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The Evolution of Bullying: Criminalization of Internet Threats

In the good old days, parents worried children would meet at the monkey bars for a fist fight. Unfortunately, bullying is no longer so simple. Technological advances and constant online access allow students to make threatening and cruel comments to the entire cyber community. Often a cyberbully has no concerns about being held accountable for the harsh comments.

Such threats can ostracize children with frightening speed, and many schools are taking action to stop this damaging practice. The Chicago Board of Education took a system wide stance, allowing expulsion or suspension of students who used a computer, social networking site or cell phone to “stalk, harass, bully, or otherwise intimidate,” according to the Chicago Tribune.

In a move to show solidarity, government officials passed House Bill 3281. This bill attaches consequences to cyberbullying and may lead the way toward juvenile crime legislation in the future.

Details of Proposed Bill Regarding CyberBullying

Cyberbullying occurs when a child or teenager is embarrassed, humiliated or tormented via some form of digital communication as defined by the Illinois Attorney General.

The bill is intended to address the statistical findings that internet bullying permeates schools throughout Illinois. Students who threaten peers or school employees on the internet would face suspension or expulsion under the new legislation.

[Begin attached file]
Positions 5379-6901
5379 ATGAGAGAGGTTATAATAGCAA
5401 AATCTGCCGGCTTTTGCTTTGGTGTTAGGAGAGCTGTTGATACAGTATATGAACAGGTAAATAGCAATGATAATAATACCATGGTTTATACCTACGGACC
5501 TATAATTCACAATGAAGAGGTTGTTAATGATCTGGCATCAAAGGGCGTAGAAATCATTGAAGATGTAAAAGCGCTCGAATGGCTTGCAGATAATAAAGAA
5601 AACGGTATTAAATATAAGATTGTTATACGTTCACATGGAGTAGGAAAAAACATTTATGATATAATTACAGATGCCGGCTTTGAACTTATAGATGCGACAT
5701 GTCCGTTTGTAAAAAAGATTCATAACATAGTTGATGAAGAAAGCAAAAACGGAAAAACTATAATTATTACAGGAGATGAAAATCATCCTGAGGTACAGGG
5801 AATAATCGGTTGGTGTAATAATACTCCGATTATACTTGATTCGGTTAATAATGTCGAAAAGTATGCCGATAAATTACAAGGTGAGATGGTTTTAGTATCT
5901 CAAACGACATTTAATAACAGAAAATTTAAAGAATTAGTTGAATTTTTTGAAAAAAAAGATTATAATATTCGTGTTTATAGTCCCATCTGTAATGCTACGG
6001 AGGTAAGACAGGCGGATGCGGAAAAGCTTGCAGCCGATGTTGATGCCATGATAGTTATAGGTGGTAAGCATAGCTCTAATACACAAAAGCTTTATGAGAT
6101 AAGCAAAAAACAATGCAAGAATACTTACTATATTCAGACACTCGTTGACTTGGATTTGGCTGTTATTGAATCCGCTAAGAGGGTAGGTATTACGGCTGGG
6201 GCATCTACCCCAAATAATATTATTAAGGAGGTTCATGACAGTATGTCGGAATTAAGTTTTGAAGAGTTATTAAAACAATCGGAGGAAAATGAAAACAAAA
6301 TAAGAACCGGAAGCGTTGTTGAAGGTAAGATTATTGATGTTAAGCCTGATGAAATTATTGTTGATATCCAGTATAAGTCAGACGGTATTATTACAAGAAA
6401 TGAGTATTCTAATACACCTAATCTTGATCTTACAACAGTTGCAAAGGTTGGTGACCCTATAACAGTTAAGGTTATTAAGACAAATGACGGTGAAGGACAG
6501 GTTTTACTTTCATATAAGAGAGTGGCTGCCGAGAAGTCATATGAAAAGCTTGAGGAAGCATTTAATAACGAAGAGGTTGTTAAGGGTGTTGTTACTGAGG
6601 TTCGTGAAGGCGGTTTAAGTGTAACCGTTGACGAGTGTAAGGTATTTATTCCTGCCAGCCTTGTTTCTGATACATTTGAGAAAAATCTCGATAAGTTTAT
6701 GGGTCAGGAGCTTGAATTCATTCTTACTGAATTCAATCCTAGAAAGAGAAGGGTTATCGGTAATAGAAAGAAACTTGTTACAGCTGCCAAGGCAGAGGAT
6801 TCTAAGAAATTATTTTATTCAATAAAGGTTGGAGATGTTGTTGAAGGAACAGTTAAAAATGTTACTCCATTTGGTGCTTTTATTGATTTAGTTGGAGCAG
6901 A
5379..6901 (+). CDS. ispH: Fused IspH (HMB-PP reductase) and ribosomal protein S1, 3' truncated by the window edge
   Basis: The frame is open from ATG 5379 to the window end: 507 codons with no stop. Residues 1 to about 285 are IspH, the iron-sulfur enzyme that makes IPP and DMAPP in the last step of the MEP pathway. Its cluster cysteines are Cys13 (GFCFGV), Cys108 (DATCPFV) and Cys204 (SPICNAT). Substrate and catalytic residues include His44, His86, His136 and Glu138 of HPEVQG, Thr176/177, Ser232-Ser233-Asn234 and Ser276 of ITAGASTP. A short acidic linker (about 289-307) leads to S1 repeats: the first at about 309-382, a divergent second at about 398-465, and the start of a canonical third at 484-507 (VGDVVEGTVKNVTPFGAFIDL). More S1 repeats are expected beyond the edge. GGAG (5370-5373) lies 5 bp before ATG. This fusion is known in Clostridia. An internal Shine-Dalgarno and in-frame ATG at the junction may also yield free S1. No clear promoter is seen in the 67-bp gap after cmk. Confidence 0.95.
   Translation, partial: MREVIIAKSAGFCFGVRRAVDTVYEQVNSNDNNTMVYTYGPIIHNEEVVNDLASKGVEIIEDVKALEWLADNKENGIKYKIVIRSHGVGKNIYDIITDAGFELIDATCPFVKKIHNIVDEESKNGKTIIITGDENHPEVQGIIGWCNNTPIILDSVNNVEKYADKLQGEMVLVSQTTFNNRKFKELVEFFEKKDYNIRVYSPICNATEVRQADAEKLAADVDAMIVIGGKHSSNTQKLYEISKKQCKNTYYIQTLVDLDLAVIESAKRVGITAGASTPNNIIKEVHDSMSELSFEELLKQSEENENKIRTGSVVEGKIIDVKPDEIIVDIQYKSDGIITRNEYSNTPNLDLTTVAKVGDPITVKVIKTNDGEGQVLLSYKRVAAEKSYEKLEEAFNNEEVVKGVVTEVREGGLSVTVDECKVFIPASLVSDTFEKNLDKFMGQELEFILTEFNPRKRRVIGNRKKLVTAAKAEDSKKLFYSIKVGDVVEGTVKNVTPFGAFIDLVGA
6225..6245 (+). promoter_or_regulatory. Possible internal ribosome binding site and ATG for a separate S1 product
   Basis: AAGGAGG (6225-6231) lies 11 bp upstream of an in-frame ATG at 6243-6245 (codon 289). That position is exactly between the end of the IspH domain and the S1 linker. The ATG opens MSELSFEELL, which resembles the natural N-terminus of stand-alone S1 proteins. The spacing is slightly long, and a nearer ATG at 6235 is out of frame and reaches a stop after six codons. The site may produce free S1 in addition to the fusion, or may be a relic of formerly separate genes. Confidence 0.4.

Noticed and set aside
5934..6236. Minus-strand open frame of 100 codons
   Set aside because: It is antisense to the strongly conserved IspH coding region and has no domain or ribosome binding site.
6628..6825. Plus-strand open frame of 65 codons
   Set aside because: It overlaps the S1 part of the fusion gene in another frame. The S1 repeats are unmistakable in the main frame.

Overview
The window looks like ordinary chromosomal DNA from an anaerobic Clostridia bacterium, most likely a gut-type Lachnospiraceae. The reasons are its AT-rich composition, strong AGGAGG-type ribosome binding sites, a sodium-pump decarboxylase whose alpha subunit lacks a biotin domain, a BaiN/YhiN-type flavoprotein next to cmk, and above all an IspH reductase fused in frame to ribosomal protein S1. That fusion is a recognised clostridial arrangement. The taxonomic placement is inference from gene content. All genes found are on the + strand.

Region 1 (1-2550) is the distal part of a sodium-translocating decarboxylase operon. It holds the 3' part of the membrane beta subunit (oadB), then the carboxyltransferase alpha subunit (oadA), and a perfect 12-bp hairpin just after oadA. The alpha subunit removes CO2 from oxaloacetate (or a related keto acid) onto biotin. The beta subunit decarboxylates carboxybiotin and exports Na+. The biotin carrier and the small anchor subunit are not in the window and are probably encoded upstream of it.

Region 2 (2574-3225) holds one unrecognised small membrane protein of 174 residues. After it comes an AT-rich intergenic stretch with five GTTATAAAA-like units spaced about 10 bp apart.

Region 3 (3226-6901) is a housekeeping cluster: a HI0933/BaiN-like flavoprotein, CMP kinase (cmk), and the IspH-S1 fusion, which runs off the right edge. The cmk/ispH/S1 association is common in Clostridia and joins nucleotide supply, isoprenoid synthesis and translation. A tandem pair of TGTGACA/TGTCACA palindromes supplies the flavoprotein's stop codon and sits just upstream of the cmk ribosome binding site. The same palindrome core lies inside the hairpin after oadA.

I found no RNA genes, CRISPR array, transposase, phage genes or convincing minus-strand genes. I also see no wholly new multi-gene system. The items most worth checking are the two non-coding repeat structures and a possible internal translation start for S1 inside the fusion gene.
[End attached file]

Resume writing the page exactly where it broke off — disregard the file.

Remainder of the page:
Illinois State Senator Emil Jones III has explained that the legislation is designed to hold students accountable for their actions. It gives them a chance to consider tangible consequences for posting or texting threatening comments. It is hoped that these clear repercussions will deter cyberbullying.

One Step Closer to Criminalization

Some states take accountability measures a step further, and have criminalized cyberbullying. Illinois has yet to pass similar legislation, but it is being considered.

Although victims and advocates push for strict penalties, others counter that such laws violate the constitutional right of free speech. Since such laws may not specifically define what constitutes an offensive comment, critics argue the laws are overly broad and vague.

Typically, offenders are juveniles. It is important to deter these individuals from cyberbullying and hold offenders accountable, but application of criminal charges may be excessive. Since legislation criminalizing cyberbullying is being consideration, it is important to contact an Illinois juvenile crime defense attorney, if your child is accused of this practice to ensure all legal rights are protected.

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